In early 1989, a 1-year-old Kevin Pomeroy probably enjoyed the premiere of Thomas & Friends, a show about a blue, talking, cartoon tank engine that was being shown in America for the first time ever.
That’s my guess anyway. It’s a little hard to say with any real certainty what exactly I was doing at that point in my life. My memory of my first year on the Earth isn’t exactly rock solid.
You know what else I don’t remember from 1989? Someone other than Hendricken winning the boys’ swimming state championship.
It’s been that long since it happened.
On Sunday, I stood there at the Brown University pool and watched Smithfield knock off Hendricken for the championship, the first time in 25 full years that anyone besides the Hawks has gotten their hands on the trophy.
A quarter century. Lifetimes have come and gone and the world has dramatically changed since Hendricken’s historical streak began in 1990. For 24 consecutive years, Hendricken – under the guidance of Dave Hanson, the only coach in the program’s history – was the best swimming team in the state, with zero exceptions.
While the Hawks were sad to see it end, the end at least offers a chance for reflection.
The streak is the pinnacle of sports accomplishments at a school where the bar is set higher than anywhere else in the state. Hendricken will exist long into the future and that streak will never, ever be replicated.
Think of how hard it was for the football program to win one title after a 13-year drought. The basketball team reeled in seven in a row earlier this century, and now hasn’t won since 2010.
Maybe a better example are the sports that Hendricken absolutely dominates – indoor track, outdoor track and cross country. Well, the indoor track team won 17 in a row and now has lost two of the last three. The outdoor team won nine in a row, but nine ain’t 24. Cross country has won 13 of the last 17.
Not even close.
You know why those all ended before 24? Because it only takes one school to have one special season for it all to end. The stars just have to align one time, and they always do eventually. Yet for 24 years, Hendricken swimming somehow avoided every pitfall.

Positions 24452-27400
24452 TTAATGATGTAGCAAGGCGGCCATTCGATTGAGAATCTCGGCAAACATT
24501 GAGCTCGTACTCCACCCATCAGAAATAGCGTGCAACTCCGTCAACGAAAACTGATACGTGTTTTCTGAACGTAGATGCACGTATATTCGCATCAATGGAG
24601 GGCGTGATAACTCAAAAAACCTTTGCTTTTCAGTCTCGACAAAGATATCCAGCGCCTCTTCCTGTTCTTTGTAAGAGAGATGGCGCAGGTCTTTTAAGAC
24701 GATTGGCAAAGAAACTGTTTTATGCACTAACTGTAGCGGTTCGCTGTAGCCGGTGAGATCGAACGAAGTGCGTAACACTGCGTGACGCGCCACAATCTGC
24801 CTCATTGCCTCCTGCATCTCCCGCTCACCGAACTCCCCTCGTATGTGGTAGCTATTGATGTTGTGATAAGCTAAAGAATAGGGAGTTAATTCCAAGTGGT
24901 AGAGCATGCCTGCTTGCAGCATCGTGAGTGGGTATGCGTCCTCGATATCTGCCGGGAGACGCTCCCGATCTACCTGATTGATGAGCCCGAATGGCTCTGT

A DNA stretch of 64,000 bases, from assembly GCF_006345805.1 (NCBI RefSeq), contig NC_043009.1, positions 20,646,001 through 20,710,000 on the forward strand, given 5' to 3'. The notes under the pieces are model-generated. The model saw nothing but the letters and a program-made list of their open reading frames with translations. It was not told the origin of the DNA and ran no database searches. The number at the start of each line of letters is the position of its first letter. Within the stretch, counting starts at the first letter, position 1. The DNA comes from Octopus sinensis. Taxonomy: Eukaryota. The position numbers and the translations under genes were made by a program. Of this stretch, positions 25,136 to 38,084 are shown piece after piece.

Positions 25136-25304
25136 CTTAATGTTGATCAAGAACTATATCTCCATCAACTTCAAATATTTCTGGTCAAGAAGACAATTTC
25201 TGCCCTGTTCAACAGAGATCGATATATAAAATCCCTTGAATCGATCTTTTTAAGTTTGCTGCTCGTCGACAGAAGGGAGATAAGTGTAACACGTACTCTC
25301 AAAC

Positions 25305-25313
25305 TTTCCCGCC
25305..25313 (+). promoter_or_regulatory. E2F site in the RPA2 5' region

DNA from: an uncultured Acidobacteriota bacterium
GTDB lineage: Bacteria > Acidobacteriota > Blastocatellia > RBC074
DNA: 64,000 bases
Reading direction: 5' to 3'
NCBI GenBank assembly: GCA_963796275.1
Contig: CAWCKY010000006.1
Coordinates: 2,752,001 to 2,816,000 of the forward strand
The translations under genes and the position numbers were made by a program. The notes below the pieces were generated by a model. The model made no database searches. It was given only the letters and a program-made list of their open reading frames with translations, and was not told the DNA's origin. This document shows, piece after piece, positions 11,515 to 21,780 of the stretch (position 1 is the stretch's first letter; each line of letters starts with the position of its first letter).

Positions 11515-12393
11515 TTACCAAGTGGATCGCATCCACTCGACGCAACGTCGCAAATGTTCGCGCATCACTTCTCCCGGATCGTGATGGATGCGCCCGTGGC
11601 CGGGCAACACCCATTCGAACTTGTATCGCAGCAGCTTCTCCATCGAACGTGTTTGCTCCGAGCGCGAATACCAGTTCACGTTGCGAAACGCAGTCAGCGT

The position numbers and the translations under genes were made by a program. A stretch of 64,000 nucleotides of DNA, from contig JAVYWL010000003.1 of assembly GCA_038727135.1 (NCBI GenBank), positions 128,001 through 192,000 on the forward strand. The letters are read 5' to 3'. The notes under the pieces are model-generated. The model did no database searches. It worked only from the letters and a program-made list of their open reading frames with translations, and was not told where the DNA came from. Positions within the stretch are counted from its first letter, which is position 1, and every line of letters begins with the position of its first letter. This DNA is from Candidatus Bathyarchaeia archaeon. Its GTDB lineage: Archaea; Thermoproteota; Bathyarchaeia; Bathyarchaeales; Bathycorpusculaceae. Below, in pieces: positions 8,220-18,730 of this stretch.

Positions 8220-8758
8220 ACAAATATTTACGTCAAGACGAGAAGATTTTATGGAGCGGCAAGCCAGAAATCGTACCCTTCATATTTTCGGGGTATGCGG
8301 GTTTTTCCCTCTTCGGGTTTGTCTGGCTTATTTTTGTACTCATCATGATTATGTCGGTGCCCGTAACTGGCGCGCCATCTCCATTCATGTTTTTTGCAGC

A common theme when discussing high school sports in this state is the notion that “Hendricken wins everything.” And for as much as Hendricken does win, they certainly don’t win everything.
Except in swimming, because in the world of swimming, since the tail end of the Cold War, Hendricken has won everything.
There was no Cinderella story, no emerging public school power, not even for one solitary season. There was only Hendricken.
It’s an incredible accomplishment. Just think of the world in 1989.
The first season of Seinfeld premiered. George Bush – H.W., not W. – was inaugurated. Barack Obama was still at Harvard Law.
Pete Rose was banned from baseball for life. Blake Griffin and Rory McIlroy were born. Troy Aikman was taken No. 1 overall in the NFL draft.
There was still an East and West Germany.
There were no cell phones, there was no internet at your house.
Remember AOL, and that horrible dial-up noise your computer used to make while you connected to the internet?
That wouldn’t come around for a few more years.
It was literally a different world.
Over the next two-plus decades, life as we know it changed, and Hendricken swimming didn’t. Different kids, different venues, different challengers, different everything.
Same results. Same Hawks.
When you walk around Hendricken, there are plaques everywhere celebrating the school’s athletic accomplishments. Next time you’re there, take a moment to notice just how many of them are for swimming. Then think of where you were 25 years ago.
You’ll realize just how long Hendricken swimming has been the best.
It was a hell of a run.
Kevin Pomeroy is the assistant sports editor for the Warwick Beacon. He can be reached at 732-3100 and firstname.lastname@example.org.